Erin Fostel

Baltimore, MD | by November 28, 2010

When I was growing up, I read the newspaper every day. And by “read the newspaper”, I mean that I went straight to the funnies section to see what Calvin & Hobbes were up to. I loved Calvin’s neverending creativity, his energy and his alter egos like Spaceman Spiff and Tracer Bullet, as well as the fact a box could be turned into almost anything. When I first saw the work of Erin Fostel, all these memories came flooding back.

The recently married artist has set aside studio space in the couple’s quaint new Baltimore home, while her husband – also an artist – keeps the odor of his paints in his garage studio. Within her light-pink walls, Erin surrounds herself with shelves of books, toys, a cat, a drafting table and an empty wall for larger drawings. Her space is as organized and tight as the technical precision of her charcoal drawings.

In one series of drawings, she portrays two people – herself and an imaginary playmate, also played by her. The duo play off each other, but one usually seems to be the leader in their adventure. The toys in her studio act as props and costume pieces. These props are rendered realistically as toys while the backgrounds often become another world.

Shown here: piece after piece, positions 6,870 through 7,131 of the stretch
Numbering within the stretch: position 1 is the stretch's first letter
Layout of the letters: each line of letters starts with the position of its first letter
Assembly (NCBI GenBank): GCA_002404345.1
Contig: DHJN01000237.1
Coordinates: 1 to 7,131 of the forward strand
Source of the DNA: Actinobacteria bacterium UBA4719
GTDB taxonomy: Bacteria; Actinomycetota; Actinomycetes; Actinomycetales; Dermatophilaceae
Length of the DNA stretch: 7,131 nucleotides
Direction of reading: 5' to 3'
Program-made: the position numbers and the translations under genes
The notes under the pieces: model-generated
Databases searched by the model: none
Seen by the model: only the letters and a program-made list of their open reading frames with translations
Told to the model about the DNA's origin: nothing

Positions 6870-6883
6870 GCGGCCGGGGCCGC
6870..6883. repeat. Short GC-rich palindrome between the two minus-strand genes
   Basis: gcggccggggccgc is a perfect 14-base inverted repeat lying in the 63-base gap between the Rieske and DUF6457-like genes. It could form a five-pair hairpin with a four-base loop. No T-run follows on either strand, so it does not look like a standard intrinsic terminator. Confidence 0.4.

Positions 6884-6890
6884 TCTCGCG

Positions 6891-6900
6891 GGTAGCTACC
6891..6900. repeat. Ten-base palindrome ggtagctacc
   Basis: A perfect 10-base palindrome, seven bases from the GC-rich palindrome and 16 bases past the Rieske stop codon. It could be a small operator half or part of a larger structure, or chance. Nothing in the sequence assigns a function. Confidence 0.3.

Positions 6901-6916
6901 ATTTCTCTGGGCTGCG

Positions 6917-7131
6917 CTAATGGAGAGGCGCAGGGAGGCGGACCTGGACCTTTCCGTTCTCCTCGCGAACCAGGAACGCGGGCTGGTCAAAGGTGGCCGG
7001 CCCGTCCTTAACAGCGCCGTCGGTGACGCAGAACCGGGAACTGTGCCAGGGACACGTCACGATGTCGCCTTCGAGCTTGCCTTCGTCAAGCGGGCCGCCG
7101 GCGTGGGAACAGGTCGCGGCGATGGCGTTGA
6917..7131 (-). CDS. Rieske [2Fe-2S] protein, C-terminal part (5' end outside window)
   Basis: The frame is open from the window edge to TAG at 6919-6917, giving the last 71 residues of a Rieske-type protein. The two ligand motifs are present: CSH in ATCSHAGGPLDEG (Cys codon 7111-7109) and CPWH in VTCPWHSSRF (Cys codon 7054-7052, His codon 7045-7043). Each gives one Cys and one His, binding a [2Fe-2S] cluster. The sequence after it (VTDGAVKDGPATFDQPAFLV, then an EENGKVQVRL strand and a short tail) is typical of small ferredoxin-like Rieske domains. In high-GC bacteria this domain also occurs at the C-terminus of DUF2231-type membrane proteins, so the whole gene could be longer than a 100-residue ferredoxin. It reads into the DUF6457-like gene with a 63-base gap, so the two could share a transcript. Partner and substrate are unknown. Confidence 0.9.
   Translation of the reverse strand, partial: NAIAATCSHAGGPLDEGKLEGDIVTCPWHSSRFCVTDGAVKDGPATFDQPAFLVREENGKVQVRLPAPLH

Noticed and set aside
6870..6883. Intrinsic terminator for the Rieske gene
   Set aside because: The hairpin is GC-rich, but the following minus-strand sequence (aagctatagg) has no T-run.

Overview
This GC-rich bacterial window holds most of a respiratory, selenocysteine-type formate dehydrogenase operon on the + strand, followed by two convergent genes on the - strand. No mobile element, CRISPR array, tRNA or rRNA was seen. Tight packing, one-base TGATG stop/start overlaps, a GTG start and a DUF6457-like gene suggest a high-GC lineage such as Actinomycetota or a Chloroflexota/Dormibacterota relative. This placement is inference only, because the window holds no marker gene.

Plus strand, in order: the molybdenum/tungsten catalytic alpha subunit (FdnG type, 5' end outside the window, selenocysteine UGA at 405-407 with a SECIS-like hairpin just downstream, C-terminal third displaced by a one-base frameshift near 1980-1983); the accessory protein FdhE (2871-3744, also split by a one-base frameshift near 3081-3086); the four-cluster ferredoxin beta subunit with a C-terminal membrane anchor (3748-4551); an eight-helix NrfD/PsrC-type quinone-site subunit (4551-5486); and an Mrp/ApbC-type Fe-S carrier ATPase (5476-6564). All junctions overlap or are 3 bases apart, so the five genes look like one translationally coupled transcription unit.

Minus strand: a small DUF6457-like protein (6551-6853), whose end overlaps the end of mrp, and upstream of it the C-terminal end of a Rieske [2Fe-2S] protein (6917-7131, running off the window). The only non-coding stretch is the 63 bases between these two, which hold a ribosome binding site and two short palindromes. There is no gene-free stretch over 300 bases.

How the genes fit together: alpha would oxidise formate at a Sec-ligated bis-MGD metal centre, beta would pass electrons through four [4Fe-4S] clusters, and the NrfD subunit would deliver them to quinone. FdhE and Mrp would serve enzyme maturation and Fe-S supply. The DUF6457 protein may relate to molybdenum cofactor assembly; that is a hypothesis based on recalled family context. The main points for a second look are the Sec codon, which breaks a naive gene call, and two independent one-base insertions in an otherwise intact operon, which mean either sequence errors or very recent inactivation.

As I walked from her studio to her living room I discover two wonderful cardboard costume creations – a dinosaur monster and a robot. I restrained myself from trying one on, but I did manage to talk Erin into modeling the dinosaur so I could see it in action. It was quite the terrifying monster.

With this much fun to be had, it’s amazing that she has the patience to her drawings so maturely. After my visit she sent me an email with the realization that we “hadn’t even talked about my actual drawing materials and anything of that nature (which was really bizarre since at least 50% of my work is technique)”. But in my opinion, to appreciate her skill level with charcoal on paper, you must experience it yourself.

For more info, visit www.erinfostel.com



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1 Comment

  • Rachel says:

    Thanks, Cory! I love Erin’s work and I hope to visit her studio myself sometime.

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